Use of a novel combo drug treatment cured a young patient's life with drug-resistant tuberculosis.
The result marks the first known clinical use of this treatment for XDR-TB, the most deadly form of the disease.
"It was extremely rewarding to see that our in vitro biochemical studies would contribute to a successful clinical outcome for this seriously ill girl. I applaud the courage of the Belgian physicians," said John Blanchard, the Dan Danciger Professor of Biochemistry at Einstein, who led the development of the new therapy.
Blanchard and his colleagues reported in the February 27, 2009 issue of Science that a combination of clavulanate and meropenem inhibited the growth of drug-susceptible laboratory strains of TB as well as XDR-TB strains isolated from TB patients.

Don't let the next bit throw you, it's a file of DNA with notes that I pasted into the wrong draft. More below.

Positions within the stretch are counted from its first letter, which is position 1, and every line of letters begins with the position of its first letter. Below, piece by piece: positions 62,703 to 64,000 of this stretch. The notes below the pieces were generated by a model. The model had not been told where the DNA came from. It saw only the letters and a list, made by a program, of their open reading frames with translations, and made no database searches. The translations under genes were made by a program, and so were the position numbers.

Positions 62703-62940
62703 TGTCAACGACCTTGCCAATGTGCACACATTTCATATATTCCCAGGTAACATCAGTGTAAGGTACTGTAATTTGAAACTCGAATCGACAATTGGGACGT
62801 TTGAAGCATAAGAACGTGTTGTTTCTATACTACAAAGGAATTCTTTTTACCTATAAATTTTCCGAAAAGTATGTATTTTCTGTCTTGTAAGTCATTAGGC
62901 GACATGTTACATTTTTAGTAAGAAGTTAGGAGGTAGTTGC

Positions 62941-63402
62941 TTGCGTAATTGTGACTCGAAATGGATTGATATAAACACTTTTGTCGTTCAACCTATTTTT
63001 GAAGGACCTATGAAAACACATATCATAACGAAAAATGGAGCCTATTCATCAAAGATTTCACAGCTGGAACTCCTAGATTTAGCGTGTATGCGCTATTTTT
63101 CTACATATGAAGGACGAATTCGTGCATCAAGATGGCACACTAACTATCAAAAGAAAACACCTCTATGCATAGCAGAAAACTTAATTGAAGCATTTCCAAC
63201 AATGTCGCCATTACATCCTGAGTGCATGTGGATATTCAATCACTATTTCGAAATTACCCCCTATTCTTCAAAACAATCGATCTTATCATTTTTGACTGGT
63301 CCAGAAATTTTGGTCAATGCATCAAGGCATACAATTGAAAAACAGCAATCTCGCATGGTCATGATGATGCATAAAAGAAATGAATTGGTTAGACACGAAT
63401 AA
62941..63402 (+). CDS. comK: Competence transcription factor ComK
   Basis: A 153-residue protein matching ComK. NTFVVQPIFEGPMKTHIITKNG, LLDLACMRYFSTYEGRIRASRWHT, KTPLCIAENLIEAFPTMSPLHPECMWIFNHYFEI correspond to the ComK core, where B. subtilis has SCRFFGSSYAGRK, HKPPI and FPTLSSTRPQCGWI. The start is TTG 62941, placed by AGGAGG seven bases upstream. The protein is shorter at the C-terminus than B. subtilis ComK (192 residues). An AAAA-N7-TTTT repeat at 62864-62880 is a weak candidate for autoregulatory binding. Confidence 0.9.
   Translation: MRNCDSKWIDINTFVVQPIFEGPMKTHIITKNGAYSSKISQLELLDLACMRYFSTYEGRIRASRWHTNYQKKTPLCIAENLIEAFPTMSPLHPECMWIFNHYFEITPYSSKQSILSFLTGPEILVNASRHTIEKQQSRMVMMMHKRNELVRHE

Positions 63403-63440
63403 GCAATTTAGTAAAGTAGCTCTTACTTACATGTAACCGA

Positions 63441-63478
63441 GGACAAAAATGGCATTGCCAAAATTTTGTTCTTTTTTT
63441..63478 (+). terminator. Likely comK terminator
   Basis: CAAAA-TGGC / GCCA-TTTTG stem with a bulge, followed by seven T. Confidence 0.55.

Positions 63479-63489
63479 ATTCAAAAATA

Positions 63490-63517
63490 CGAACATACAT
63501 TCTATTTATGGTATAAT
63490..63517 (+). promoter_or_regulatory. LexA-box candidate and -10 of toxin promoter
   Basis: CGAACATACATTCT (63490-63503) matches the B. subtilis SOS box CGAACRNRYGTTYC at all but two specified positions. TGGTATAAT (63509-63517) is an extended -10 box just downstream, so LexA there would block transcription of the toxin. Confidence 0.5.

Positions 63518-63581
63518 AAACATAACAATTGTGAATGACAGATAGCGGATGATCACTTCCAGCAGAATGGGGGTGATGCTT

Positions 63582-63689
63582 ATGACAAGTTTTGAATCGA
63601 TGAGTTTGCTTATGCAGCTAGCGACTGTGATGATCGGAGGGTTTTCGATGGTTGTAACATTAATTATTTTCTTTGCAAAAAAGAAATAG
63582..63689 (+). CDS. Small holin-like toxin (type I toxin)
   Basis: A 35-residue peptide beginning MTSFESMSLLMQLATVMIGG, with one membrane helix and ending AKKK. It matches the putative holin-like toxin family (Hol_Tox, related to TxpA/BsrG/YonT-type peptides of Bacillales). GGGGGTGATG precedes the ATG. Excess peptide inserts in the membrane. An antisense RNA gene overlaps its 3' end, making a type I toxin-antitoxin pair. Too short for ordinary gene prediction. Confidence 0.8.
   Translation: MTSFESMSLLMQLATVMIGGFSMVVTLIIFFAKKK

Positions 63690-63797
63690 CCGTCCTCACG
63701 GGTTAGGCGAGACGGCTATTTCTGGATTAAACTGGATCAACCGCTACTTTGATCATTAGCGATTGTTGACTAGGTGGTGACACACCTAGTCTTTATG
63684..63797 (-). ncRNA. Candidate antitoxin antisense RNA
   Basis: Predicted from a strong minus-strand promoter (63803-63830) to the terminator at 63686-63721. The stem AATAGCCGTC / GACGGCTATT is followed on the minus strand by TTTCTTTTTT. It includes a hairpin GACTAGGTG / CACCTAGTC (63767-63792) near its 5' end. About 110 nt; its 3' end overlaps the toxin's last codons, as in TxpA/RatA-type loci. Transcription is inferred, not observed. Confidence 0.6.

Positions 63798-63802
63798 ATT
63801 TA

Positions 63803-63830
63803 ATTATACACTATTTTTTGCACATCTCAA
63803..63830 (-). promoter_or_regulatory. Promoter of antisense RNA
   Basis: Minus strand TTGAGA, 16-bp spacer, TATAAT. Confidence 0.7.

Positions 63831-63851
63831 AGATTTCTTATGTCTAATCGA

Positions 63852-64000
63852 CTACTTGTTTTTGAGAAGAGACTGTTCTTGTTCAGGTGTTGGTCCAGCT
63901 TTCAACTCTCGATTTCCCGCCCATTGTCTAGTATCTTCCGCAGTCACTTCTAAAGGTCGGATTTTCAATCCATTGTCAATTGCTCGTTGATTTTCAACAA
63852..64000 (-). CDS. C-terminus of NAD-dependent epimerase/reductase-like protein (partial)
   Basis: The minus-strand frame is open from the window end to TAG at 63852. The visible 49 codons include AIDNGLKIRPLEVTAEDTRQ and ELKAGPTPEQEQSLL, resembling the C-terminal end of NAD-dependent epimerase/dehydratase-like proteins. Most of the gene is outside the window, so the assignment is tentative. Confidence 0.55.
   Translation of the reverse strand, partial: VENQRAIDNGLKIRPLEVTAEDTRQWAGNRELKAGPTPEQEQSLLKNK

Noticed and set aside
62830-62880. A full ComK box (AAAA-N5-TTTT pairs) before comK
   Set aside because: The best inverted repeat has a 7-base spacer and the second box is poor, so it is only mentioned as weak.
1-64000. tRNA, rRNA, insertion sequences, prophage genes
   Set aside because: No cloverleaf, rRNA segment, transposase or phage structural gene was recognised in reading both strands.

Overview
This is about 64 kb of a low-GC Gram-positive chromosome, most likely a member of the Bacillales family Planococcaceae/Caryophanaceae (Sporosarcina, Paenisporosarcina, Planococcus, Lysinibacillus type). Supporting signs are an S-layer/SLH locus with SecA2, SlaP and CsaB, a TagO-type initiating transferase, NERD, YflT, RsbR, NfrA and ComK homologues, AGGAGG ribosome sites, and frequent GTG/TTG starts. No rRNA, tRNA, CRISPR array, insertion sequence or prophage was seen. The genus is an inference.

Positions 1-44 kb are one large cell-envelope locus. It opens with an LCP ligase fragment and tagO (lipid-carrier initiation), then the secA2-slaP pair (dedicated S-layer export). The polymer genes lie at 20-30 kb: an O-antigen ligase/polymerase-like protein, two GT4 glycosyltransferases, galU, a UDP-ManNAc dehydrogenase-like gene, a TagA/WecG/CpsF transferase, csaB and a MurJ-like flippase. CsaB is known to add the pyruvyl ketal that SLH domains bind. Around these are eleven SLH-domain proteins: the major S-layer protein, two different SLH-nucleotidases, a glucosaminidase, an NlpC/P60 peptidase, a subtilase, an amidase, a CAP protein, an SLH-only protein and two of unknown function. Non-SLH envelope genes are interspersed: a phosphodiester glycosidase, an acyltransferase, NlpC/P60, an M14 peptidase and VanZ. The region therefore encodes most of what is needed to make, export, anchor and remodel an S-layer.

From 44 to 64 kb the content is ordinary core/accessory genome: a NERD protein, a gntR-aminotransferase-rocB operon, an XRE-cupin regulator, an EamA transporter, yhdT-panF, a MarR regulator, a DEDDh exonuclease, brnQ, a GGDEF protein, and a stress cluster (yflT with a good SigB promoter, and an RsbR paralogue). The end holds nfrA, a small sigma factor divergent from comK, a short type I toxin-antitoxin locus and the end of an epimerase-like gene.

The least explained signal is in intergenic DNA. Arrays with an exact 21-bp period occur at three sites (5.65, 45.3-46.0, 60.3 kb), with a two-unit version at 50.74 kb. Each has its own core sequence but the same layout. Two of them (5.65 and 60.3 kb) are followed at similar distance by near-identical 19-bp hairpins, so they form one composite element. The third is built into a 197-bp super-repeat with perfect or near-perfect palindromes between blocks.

Clavulanate-meropenem therapy for XDR-TB has not yet been evaluated in clinical trials.
In 2010, physicians at Hopital Universitaire Saint-Pierre in Brussels, Belgium, oversaw the care of a 14-year-old girl from Chechnya with XDR-TB.
The acutely ill and malnourished patient failed to respond to standard first- and second-line TB medications. Tests showed that her TB strain was extensively drug resistant.
As a last resort, the Belgian physicians decided to try clavulanate and meropenem, the combination therapy they had read about in Blanchard's Science paper.
"We had nothing to lose," wrote Marie-Christine Payen, leader of the Belgian team, in an e-mail to Einstein officials.
The girl showed clinical improvement after four weeks of therapy. After 11 weeks, her sputum tests were negative for TB, said the Belgian team.
The study was published in the Pediatric Infectious Disease Journal.